In North America, the multi-disciplinary tumour board model in oncology has been one of the clearest case studies to champion an EI strategy, bringing together data from radiology, oncology and pathology. However, the method to implement has been less clear. We have split the tumour board approach into “basic” and “advanced” in our grouping above; “basic” adoption, in which the EI platform is used as a means to view imaging and content from multiple care areas, usually through a universal viewer; and “advanced”, which includes more dedicated features and tools to support multidisciplinary clinical review, such as decision support, and closer implementation and fetching of the patient record from the EMR. So far, we have only observed adoption of the more “basic” model, though in the last six months a few more specially targeted “advanced” products have been announced from EI vendors, suggesting there is growing momentum for more advanced solutions.
3. No Repeatable Blueprint for EI Has Been Established
Perhaps one of the most challenging aspects for providers assessing and planning for an EI strategy is the variety of different models. As no single vendor can offer functionality for EI across all care areas, there is no “out of the box” solution available. Moreover, leading healthcare providers in mature markets have all been approaching EI differently, so there has been no obvious blueprint to follow. Herman Oosterwijk, a well-known thought leader on imaging IT and health IT standards proposed three main groups for EI adoption so far, for which we broadly agree (http://blog.otechimg.com/).
We have observed most adoption in North America and Europe focused around the “top down” approach, using a VNA to support radiology and cardiology from an enterprise perspective first, before expanding its reach to other departments, usually with the VNA offered by the same vendor as the radiology IT solution. This “single vendor” approach has some benefits in limiting disruption for the main imaging departments but can fall short in terms of integration and workflow support in other clinical areas. The other main alternative, the “bottom up” approach, utilising a VNA to manage content outside of radiology and cardiology, is perhaps less common and generally has been restricted to academic providers who have generally been ahead of the curve in implementation of multi-disciplinary care pathways.
4. Widespread EI Adoption Will Take a Long Time
Perhaps the biggest question on the lips of most vendors at the show is how long it will take for EI to become adopted more widely. Considering one of the exhibit hall panel discussions at SIIM was titled “The Shift from Many PACS to One Enterprise PACS: Challenges” it appears the industry is also not quite ready to abandon traditional PACS and move to EI just yet. And behind this lies an unspoken consideration in EI adoption: many vendors are resistant to changing to EI too quickly too. “Traditional” PACS and imaging IT firms have large installed bases of PACS software, with long-term maintenance and professional service contracts making up a major proportion of their revenues. However, as a provider starts to assess EI strategies, the process of evaluation can often challenge the continuation of these contracts, especially if the vendor has limited ability to support EI extending outside of radiology and cardiology. Therefore, many vendors of imaging IT are treading a fine line, looking to protect their installed base while tentatively supporting the concept of EI to satisfy customers; no wonder then that the “top down” approach to EI, extending a platform from radiology and cardiology has been more commonly adopted thus far?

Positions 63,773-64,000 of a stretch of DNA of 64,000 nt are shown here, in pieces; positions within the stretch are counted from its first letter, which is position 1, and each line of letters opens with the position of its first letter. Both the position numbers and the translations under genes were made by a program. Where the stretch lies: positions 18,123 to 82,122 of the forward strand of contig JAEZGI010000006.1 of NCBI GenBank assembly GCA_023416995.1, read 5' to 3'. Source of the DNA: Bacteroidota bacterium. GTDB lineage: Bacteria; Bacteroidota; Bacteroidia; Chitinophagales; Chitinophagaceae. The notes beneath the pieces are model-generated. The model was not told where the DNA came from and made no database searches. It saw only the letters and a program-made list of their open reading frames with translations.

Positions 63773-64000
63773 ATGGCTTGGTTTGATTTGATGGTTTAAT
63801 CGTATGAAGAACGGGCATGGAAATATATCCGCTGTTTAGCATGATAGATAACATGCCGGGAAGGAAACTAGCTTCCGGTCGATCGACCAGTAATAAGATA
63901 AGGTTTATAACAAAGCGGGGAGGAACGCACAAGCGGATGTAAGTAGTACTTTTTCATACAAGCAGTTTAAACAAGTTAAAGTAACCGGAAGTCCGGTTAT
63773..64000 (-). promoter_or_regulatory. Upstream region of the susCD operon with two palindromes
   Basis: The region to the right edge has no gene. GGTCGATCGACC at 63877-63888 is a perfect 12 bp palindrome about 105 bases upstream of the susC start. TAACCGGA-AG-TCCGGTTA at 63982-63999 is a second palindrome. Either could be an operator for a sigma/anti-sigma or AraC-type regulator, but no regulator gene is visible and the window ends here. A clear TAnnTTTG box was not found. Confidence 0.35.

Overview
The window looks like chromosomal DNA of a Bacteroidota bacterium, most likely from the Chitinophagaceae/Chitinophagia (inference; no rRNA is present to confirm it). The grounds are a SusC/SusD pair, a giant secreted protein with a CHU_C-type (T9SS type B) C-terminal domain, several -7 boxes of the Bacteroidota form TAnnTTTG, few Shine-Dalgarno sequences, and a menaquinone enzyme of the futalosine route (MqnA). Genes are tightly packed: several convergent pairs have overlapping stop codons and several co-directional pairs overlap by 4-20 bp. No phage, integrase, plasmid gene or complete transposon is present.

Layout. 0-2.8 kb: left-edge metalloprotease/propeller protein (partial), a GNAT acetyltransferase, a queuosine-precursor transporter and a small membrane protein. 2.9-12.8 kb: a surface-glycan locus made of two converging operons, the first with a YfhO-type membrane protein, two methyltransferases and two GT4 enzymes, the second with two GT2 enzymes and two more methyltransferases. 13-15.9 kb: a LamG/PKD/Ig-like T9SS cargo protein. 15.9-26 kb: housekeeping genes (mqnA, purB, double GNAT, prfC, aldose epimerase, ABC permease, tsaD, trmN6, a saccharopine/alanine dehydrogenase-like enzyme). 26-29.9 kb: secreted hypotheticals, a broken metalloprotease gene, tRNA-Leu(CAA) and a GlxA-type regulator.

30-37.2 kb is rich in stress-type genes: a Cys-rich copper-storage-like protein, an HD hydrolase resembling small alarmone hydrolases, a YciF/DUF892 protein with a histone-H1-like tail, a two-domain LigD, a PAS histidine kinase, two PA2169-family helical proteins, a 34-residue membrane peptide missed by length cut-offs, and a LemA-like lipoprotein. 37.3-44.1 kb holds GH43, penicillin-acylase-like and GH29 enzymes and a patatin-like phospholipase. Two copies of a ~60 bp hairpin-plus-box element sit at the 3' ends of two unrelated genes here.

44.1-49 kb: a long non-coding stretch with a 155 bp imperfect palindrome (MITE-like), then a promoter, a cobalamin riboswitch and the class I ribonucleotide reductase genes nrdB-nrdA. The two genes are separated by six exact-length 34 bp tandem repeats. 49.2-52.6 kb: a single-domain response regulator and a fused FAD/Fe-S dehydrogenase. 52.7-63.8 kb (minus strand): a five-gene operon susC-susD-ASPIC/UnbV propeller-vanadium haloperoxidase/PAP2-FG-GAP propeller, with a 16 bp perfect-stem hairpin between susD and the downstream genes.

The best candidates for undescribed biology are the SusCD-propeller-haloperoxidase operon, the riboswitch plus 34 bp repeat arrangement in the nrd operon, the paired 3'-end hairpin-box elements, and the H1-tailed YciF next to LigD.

It is not all down to vendor protectionism though. As outlined earlier in this piece, EI adoption is a complex and nuanced challenge for healthcare providers. Moreover, in a healthcare climate focused on value-based care and multidisciplinary care pathways, there are few “quick wins”. Lack of early success for EI often leads to the early stifling of many projects, with few provider executive leadership teams willing to wait for the long-term ROI that EI can offer. Therefore, the positioning of EI has potentially been wrong from the start; it should have been framed as a 10 year plus roadmap for consolidation of imaging and associated diagnostic and clinical content, as opposed to a “product” that can be simply implemented in one hit. Considering that many imaging IT or broader imaging managed service deals are spanning to 10 years or more, the adoption cycle for EI is set to be long and slow. If there was one big take-away from SIIM this year, it’s that we’re only just getting started when it comes to EI.
About Signify Research
Signify Research is an independent supplier of market intelligence and consultancy to the global healthcare technology industry. Our major coverage areas are Healthcare IT, Medical Imaging and Digital Health. Our clients include technology vendors, healthcare providers and payers, management consultants and investors. Signify Research is headquartered in Cranfield, UK.